Long distance Advice


I’m planning a sponsored 15 mile unicycle ride to raise money for a trip to South Africa with my school, and seeing as its the first time I’ll have done long distance i was wondering if any of you could give me some advice on how i should prepare for it, or similar tips for the actual journey? Any advice will help because I’m new to all of it…

Just so you know i am doing it on a 24" as its the biggest i own…

Thanks :slight_smile:

Hold your back right.:wink:


as long as you are a fully confident rider it shouldn’t be too hard. last weekend I rode 12 km on my 20" and felt fine at the end (took me 1 hour 15 though :smiley: ). with a 24 it should be no trouble. just don’t wear heavy clothes.

Take walking breaks every once in a while if you ever start ot feel numb “down under”

I second the hold-your-back thing. It shouldn’t take you much longer than an hour 45 or 2 hours or so, if you’re on a 24 with long cranks. Shorter cranks will obviously be faster. But if you remember nothing else, remember to keep good posture! :slight_smile:

My first hard, fast Coker ride was a one-hour circuit ride for a unicyclathon, and I averaged pretty well, but by the end I could hardly stand up and it was very painful to walk and even to sit down, because my back was so flubbed up from leaning forward at my hips slightly the entire hour.

be ready to take some time. Seven to ten miles training rides would do fine. It is really a matter of TIS (time in seat). you can do it!

I’d say keep whatever posture is comfortable. I always ride with my back very low down. It lowers your centre of gravity and keeps you steadier. I probably have the same position on my unicycle as on my roadbike when I’m going fast.

Really, that’s cool. Whenever I try to go really fast, I always crouch over like you say, Ken, but when I did that for a whole hour, my back just about gave out. I think it was because I was using the muscles in my lower back to literally hold up my upper body weight, because I was leaning over and not resting on anything, unlike on my bike, where my weight is evenly distributed between the bars and seat.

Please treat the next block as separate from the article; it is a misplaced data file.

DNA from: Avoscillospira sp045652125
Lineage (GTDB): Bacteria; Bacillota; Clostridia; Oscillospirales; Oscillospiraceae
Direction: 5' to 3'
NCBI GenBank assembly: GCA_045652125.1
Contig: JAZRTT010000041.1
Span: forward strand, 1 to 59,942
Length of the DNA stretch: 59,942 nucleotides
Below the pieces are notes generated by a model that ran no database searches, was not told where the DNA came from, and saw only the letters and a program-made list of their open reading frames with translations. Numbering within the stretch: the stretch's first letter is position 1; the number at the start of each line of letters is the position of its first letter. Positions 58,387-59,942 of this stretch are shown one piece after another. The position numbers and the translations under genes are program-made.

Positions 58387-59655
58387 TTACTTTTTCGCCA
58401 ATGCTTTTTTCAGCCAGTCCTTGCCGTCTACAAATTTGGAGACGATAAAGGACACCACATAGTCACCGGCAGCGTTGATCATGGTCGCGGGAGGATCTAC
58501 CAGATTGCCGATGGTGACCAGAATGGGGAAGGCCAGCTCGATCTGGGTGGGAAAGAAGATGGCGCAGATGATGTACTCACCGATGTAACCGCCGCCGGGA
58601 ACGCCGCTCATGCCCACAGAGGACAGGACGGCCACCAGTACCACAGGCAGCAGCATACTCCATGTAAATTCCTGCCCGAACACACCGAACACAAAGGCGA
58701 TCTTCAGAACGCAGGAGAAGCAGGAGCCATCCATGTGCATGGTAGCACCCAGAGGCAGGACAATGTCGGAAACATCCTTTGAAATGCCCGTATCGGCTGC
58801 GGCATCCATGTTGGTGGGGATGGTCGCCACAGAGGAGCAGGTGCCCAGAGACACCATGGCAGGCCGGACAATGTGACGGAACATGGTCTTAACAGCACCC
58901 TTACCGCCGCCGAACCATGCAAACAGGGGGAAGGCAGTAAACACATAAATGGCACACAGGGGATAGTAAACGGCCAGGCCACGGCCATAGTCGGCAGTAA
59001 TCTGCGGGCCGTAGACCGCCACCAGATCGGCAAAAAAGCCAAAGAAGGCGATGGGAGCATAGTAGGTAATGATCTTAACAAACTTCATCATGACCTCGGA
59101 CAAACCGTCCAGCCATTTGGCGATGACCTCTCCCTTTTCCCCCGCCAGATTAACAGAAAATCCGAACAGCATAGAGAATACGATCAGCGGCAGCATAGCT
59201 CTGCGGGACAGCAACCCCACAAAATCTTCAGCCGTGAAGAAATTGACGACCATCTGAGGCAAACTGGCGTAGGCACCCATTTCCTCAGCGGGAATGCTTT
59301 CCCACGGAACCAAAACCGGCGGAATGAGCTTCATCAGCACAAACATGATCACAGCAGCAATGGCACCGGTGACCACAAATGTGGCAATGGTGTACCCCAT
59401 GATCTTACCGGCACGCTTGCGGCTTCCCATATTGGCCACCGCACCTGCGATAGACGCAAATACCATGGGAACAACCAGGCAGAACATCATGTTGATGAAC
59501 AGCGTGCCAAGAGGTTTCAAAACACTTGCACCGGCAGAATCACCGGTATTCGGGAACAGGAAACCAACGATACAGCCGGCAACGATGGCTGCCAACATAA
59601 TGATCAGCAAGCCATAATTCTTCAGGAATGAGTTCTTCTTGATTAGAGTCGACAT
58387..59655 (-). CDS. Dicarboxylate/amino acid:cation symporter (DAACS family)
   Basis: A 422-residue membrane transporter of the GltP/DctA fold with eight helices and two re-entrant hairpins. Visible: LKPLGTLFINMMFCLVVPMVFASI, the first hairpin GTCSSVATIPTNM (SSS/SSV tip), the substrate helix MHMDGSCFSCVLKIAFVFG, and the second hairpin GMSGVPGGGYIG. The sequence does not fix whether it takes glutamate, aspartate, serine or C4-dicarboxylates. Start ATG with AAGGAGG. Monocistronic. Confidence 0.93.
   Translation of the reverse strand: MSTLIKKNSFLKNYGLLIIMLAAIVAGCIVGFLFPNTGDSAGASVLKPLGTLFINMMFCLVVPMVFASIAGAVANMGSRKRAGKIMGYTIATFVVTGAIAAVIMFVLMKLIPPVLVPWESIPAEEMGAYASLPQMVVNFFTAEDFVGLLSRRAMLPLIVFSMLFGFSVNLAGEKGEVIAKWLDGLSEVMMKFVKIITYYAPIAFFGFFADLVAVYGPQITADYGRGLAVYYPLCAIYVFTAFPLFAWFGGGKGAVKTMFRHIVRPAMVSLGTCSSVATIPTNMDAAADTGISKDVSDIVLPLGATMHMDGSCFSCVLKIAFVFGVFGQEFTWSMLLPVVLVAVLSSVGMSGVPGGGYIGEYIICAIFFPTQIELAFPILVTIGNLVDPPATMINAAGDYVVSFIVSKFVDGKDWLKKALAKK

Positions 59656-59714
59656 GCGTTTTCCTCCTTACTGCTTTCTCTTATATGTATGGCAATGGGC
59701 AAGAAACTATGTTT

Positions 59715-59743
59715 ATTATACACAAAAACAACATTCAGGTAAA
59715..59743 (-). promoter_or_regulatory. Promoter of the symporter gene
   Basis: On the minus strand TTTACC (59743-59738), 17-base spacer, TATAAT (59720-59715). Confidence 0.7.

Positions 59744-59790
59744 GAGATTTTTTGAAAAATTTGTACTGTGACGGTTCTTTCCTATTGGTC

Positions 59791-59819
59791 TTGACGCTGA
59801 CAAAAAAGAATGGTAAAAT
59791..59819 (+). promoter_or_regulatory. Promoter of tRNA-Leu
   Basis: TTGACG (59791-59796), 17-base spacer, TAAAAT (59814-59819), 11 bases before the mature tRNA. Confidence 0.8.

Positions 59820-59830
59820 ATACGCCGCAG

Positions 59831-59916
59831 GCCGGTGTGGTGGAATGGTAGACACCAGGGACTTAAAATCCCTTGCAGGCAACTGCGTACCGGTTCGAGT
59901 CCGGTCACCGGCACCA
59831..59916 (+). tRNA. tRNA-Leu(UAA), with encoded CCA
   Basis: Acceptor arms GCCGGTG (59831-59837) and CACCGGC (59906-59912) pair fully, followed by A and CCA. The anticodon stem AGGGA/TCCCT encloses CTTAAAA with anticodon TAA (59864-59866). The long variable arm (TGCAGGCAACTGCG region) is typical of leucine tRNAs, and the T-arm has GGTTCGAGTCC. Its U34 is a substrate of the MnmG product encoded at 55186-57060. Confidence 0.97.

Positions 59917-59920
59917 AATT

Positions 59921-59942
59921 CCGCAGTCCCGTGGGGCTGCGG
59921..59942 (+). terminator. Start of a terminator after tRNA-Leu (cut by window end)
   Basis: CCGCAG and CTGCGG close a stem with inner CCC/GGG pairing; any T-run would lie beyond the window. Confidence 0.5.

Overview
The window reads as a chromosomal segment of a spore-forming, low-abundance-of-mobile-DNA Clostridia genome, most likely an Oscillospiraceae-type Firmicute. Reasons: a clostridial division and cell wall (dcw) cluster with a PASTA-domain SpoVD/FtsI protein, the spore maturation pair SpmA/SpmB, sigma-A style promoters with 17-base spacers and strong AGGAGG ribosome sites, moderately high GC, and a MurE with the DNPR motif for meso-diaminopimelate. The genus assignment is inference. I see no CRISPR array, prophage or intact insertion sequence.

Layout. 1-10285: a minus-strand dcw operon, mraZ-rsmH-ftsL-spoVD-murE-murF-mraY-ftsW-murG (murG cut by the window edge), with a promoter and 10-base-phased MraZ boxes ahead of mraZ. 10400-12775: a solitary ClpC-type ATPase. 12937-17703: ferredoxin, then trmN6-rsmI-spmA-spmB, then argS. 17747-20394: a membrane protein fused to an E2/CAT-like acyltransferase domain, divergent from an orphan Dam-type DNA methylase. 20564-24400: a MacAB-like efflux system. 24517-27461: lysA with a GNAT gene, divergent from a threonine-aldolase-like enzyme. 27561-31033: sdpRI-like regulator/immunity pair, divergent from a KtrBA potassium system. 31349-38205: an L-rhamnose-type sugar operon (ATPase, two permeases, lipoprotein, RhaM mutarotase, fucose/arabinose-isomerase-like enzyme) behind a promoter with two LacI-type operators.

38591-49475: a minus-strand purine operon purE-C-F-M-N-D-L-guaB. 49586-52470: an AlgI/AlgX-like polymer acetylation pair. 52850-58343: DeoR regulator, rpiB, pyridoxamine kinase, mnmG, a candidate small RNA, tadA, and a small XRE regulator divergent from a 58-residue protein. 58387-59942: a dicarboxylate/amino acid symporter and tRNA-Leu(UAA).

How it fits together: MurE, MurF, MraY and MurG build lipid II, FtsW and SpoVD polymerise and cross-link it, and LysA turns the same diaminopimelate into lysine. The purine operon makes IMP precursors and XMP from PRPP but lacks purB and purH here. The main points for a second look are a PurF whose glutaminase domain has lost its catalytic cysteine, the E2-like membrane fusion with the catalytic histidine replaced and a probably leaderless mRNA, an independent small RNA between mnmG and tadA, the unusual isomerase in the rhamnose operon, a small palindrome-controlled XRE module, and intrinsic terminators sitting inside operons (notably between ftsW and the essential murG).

I wish I knew how to ride crouched and get out of the wind without killing myself! (Do you have any tips?)

A good set of handles helps me immensely. Mine are a few inches farther in front than the seat handle, but somewhat shorter than the T7.

That handle looks really good steveyo :slight_smile: Did you have to do any special fabrication to make it or is it made of existing, standard parts?

Get a rhythm going, pace yourself, rest every so often, but not too often. Set yourself goals: number of laps, or landmarks, or times, before you stop. Never stop for more than a couple of minutes. Keep hydrated. Eat bananas.

And practise. I did 24 miles on a 24 once. It was tiring. 15 miles should take you something either side of 2 hours depending on ability and experience. It is possible to do that length of time “in one”, but it hurts.

Good luck.:slight_smile:

Do you know anyone with a bigger wheel that you can borrow? 15 miles is certainly doable on a 24", but on a 26" or 29" it’ll be that much easier (and isn’t going to need retraining to ride - but a 36" will).

When is it that you are planning on doing this? If it’s quite soon, then you should really have some 5 mile or so rides under your belt by now. Otherwise, the best advice is to just ride more often and further. Go out for some 5 mile rides, and then start on some longer (7 - 10 miles) and it’ll give you an idea of your readiness and how the unicycle feels after an hour in the saddle.

Make sure you take lots of liquid with you. A camelbak backpack is nice, but if you don’t have one, then just get some bottles of energy drinks in a normal backpack. Mars bars and Soreen malt loaf will help you get through it too :slight_smile: